The New Red Dawn

Last night, Sebastian treated me to a movie and finally had a movie theater experience that he found remotely pleasant. We picked the 10:35pm mid-week showing of a movie that’s already been running for several weeks, so the theater was empty. Warning, there are some spoiler-like comments ahead. But then again, it’s a damn remake. You should already know the larger plot.

There was a line in the opening sequence about everyone asking how the North Koreans could actually manage to become a serious military strength to threaten a country like the United States. That’s exactly what serious viewers would ask, too. Now, I realize that the North Koreans weren’t supposed to be the original enemy, but that’s how the final product was released. Therefore, I think it’s reasonable to criticize just how much the filmmakers expected us to suspend disbelief.

I did miss the line about the 4473s from the original, but I can understand why they would want to cut that for a wider audience. The fact is that only gun owners who seriously understand the political process of gun regulation really got that reference.

Other than that, I thought it was reasonable entertainment. As Sebastian noted, the urban warfare environment made far more sense for guerrilla tactics than the open countryside setting of the original movie. The heavier reliance upon explosives, even when they just ended with a gun battle, was also a bit more realistic to the narrative of causing problems for the invading enemy with more troops and firepower than the Wolverines.

I’m not going to pretend that the flick is a highbrow cultural masterpiece. It’s just a little fun with some reminders about how there are people out there willing to fight for basic freedoms. It’s better than we both thought it would be based on initial previews. It’s not an exact replica of the original Red Dawn, but it’s not so wildly off from the original that anyone who loved the fun of the original will be lost.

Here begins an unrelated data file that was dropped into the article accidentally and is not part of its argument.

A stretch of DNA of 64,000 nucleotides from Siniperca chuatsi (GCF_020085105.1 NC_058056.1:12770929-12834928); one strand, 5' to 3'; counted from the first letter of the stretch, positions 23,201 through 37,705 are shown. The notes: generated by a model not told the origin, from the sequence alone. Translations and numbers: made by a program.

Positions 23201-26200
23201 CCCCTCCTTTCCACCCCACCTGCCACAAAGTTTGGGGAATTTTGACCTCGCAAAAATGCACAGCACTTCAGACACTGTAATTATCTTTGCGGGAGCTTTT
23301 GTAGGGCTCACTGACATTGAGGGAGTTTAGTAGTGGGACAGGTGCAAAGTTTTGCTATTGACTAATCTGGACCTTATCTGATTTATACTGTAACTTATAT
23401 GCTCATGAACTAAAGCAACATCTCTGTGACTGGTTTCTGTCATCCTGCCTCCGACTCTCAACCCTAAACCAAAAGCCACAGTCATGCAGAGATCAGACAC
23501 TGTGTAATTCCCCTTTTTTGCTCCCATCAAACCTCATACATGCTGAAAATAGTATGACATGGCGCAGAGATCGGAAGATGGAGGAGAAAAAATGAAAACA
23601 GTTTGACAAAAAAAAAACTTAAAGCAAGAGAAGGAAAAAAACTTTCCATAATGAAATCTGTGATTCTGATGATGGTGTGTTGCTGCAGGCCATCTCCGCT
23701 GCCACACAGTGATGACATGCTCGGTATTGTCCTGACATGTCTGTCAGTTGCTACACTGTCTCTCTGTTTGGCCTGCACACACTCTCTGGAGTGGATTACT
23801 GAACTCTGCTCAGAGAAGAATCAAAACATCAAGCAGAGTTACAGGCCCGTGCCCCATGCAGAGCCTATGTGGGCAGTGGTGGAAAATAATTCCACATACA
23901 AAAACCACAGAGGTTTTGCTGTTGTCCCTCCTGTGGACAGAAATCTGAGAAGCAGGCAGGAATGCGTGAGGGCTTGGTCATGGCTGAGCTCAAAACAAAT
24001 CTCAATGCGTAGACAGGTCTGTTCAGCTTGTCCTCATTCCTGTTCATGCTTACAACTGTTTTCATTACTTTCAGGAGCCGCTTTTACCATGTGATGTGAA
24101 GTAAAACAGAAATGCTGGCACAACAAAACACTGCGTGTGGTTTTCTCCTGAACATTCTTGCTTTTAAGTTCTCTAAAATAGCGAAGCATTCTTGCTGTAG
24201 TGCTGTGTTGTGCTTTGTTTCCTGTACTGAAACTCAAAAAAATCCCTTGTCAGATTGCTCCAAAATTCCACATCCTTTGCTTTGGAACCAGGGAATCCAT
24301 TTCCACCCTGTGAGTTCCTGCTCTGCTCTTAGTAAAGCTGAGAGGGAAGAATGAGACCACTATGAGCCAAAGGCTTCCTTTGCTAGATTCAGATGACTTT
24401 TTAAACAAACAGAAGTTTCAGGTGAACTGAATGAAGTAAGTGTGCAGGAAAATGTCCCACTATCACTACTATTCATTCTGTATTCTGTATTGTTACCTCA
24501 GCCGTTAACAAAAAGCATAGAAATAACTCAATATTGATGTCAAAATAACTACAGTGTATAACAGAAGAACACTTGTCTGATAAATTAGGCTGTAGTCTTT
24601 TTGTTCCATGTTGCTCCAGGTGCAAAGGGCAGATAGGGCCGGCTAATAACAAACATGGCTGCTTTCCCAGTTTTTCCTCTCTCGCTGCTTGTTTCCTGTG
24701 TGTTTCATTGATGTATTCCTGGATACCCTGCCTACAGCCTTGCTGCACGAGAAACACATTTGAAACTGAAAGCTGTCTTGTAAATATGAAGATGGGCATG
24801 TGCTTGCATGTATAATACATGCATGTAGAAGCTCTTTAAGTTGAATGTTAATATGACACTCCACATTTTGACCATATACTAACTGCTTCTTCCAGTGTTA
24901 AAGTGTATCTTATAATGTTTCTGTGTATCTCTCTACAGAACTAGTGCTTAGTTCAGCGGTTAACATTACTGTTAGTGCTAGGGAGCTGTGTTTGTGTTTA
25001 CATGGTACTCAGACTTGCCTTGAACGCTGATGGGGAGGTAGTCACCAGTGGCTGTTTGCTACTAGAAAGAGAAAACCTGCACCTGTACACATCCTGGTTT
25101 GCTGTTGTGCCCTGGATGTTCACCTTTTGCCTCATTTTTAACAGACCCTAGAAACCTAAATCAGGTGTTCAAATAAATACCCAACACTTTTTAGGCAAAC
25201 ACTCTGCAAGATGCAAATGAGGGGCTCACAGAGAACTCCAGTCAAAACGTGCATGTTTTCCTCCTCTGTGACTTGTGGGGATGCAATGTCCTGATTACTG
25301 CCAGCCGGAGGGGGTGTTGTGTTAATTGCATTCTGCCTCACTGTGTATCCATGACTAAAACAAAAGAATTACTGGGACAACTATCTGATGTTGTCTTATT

If you haven’t caught it yet, the number of theaters showing it after tonight will drop since it’s been out for several weeks. However, it is still performing in the top 10 of movies. In fact, in the early release, Red Dawn pulled in almost as much per screen as Life of Pi which was based on a book that became an Oprah-recommended best seller. It’s worth a few bucks to go see it.

20 Responses to “The New Red Dawn”

  1. Andy B. says:

    There have been many classic fantasies I’ve read/viewed once, loved them with a passion, and yet their fundamental flaws prevented me from ever wading through them again. Off the top of my head, “Atlas Shrugged” and “Unintended Consequences” were two such books, and I’m afraid “Red Dawn” is going to be such a movie. At least until it makes it to a non-premium cable channel on an evening when I have nothing to do. Some fantasies just don’t work twice.

    • Andy B. says:

      Add to my movie list, “Easy Rider.” An incredibly inspiring movie when I was 25; embarrassing to see how corny it was, when I was 50.

  2. Richard says:

    People argue endlessly about the requirements for a successful guerrilla war (e.g. a sanctuary) but while there have been many successful rural based guerrilla wars there has never been a successful urban one. Keeps getting tried because that is where the leftist supporters live. Good luck with a rightist one in an urban setting. “The guerrillas are the fish and the people are the sea.”

  3. Andy B. says:

    ” there have been many successful rural based guerrilla wars there has never been a successful urban one.”

    I would say that depends on your definition of success. The Irish Republican Army fought for over 30 years, in the most recent Troubles, and it could be argued over who was “driven to the bargaining table” — the IRA or the British. The war appeared to be a stalemate (though again it depends on who’s telling the story). But, the conflict ended with an armistice, many say because the IRA saw their goals as finally being obtainable democratically, in a matter of decades, so continued bloodshed was no longer justified. But in any case, there never was a day when the IRA just folded its (urban) tents without some concessions from the British, e.g., the release and amnesty for most of the IRA members imprisoned over the years.

    An explanation for my interest: When the “militia” craze went around back in the early ’90s, and a number of my RKBA buddies were joining up, it was obvious that their “rural/wilderness” model was insane, and out of curiosity I began studying the IRA, as the only known model for a successful guerrilla effort in the First World. At the time the Troubles were still going strong. I soon became a bug on the subject, analogous to the way many people are bugs on the Civil War. I also became convinced that our “militia” movement was a deliberate effort to lead people away from any possibility of effective action, and to get people to waste their time playing with themselves in the woods. But that’s another essay.

    (Give me a few minutes and I’ll try to find the song, “IRA – Undefeated Army.”)

    • Andy B. says:

      Here’s a sample:

      The music is by Gary Og of Eire Og.

      The videos purporting to show IRA members are mostly staged propaganda film, and I have it on decent authority that no actual Volunteers were put in danger for such purposes.

      Just Google “undefeated army” and there is plenty more where that came from.